“My little dog- A heartbeat at my feet” ~ Edith Wharton

The English Shepherd is the American original, all-purpose family farmdog. Calm and steady, it has descended with its brain intact down through the generations. They are energetic and athletic yet gentle, noted for their good judgment. English Shepherds love people, are a natural combination with children, and wonderful companions for all ages. They are practical working partners in homes where their intelligence, spirit and zest for life are understood and appreciated.

The English Shepherd dog is one of the oldest dog breeds in the world. According to legend, the English Shepherd is almost pure Roman sheep and cattle dog, originally brought to the British Isles by Caesar when he invaded in 55 BC. He used these dogs to herd the livestock brought along to feed his troops. As the livestock was depleted, extra dogs were left along the way and interbred with existing types of dogs with similar “herding” talents to intensify those instincts. These dogs became part of the Great Britain Highland herding dog tradition. Long ago in the British Isles, shepherds wandered with their flocks over extensive open range.  Exposed to the elements, wild animals and thieves alike, the shepherd and his flocks lives depended on the intelligence and skill of his ever faithful, vigilant dog, then known as Shepherd’s Dogs. English Shepherds today are descendants of the Shepherds’ Dogs of Scotland and Northern England bearing a resemblance to that genetic group, both physically and in spirit. These larger shepherds with the “loose eye” were called Farm Shepherds or Farm Collies. The term ‘collie’ meant black; the black-faced highland sheep were called collie sheep.

The first English settlers in the American colonies brought with them the finest Shepherds Dogs, and followed the development of the United States from east to west. It was here in America that they were given the name “English Shepherd”. Most long-haired working breeds carry English Shepherd blood. For generations, English Shepherds have been bred for all-around abilities, useful on a small to large farm. These range from herding and protecting livestock to vermin control, to companion and guardian of the home and family. The English Shepherd is considered an American dog. Photographic evidence of these dogs dates back to the 1800’s.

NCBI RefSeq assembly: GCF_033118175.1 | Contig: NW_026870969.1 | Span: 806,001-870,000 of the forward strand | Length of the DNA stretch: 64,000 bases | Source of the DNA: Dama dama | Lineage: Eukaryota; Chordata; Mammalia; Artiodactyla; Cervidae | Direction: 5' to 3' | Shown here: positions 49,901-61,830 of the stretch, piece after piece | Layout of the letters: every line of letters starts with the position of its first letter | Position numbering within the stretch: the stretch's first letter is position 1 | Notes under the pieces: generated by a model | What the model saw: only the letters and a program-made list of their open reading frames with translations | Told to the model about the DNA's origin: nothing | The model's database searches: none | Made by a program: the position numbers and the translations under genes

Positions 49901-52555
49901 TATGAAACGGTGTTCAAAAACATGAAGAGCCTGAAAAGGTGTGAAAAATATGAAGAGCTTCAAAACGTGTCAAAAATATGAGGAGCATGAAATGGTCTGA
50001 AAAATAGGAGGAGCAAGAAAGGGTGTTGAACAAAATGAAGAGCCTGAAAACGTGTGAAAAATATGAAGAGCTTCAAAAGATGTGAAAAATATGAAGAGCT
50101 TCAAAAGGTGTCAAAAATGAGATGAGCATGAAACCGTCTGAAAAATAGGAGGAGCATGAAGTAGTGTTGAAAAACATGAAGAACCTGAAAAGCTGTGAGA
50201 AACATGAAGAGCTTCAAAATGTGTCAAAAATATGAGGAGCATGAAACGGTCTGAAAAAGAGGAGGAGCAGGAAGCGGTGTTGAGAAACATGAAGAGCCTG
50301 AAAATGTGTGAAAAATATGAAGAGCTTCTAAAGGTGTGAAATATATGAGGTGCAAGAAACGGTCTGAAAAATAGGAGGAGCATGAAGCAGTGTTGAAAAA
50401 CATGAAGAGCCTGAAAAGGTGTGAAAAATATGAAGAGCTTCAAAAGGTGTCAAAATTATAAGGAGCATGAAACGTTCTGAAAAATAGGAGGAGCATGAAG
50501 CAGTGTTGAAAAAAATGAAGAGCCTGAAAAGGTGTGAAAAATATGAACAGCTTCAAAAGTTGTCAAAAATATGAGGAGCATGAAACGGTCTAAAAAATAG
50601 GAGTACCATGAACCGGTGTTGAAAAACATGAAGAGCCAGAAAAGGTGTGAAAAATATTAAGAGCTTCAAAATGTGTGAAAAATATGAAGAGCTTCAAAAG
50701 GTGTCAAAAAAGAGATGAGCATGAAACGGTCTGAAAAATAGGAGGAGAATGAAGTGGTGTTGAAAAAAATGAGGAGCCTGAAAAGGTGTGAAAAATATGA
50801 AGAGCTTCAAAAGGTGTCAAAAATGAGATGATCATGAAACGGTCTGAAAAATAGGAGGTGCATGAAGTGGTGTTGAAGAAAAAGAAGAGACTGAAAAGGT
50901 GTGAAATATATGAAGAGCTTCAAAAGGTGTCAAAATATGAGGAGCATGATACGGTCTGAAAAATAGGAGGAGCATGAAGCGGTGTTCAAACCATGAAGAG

As American life moved away from the family homestead to urban living, the need for this type of dog decreased. Elitism entered the story as show Collies were being bred for a more refined appearance with a longer, narrower head. The working dog bred for the needs of the area it served, began to be viewed as a mongrel. Their numbers began to diminish. About 1950, the common Farm Shepherd was being replaced by the increasingly popular Border Collies and Australian Shepherds. Then, exotic breeds were imported and became popular as pets. The decline coincided with the formation of kennel club registries and modern ideas of “pure” breeds.

Fortunately, a registry was formed around this time to protect the English Shepherd breed. The United Kennel Club (UKC) recognized the English Shepherd as in 1927 and holds an extensive registry of dogs. The National English Shepherd Club maintains a growing breed registry, as well. The versatile English Shepherd has continued to work on farms, yet many dog fanciers are not familiar with the breed. This changing as English Shepherds are excelling in the newer dog competitions such as Agility, Flyball, Tracking and Obedience Trials. Many are entering the field of Therapy Dog and Search & Rescue, as well. Many breeders and owners around the country are trying to preserve this heritage breed. The English Shepherd is worthy of much praise and recognition as a talented National Treasure!